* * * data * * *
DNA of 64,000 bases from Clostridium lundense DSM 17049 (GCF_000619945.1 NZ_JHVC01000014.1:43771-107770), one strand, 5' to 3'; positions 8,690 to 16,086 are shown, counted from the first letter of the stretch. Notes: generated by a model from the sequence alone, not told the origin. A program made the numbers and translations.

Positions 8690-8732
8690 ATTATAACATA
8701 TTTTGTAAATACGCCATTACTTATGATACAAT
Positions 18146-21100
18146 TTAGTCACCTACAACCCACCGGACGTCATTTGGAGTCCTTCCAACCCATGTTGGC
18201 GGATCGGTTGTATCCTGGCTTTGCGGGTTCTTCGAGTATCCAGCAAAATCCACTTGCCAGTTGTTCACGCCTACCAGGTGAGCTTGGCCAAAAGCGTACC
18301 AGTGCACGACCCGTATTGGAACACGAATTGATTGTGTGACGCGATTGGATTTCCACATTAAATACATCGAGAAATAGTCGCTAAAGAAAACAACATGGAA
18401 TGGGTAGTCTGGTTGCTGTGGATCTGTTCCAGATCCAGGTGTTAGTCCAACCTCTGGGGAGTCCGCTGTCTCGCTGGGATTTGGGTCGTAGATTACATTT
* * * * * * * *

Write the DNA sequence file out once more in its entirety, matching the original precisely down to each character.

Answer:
DNA of 64,000 bases from Clostridium lundense DSM 17049 (GCF_000619945.1 NZ_JHVC01000014.1:43771-107770), one strand, 5' to 3'; positions 8,690 to 16,086 are shown, counted from the first letter of the stretch. Notes: generated by a model from the sequence alone, not told the origin. A program made the numbers and translations.

Positions 8690-8732
8690 ATTATAACATA
8701 TTTTGTAAATACGCCATTACTTATGATACAAT
Positions 18146-21100
18146 TTAGTCACCTACAACCCACCGGACGTCATTTGGAGTCCTTCCAACCCATGTTGGC
18201 GGATCGGTTGTATCCTGGCTTTGCGGGTTCTTCGAGTATCCAGCAAAATCCACTTGCCAGTTGTTCACGCCTACCAGGTGAGCTTGGCCAAAAGCGTACC
18301 AGTGCACGACCCGTATTGGAACACGAATTGATTGTGTGACGCGATTGGATTTCCACATTAAATACATCGAGAAATAGTCGCTAAAGAAAACAACATGGAA
18401 TGGGTAGTCTGGTTGCTGTGGATCTGTTCCAGATCCAGGTGTTAGTCCAACCTCTGGGGAGTCCGCTGTCTCGCTGGGATTTGGGTCGTAGATTACATTT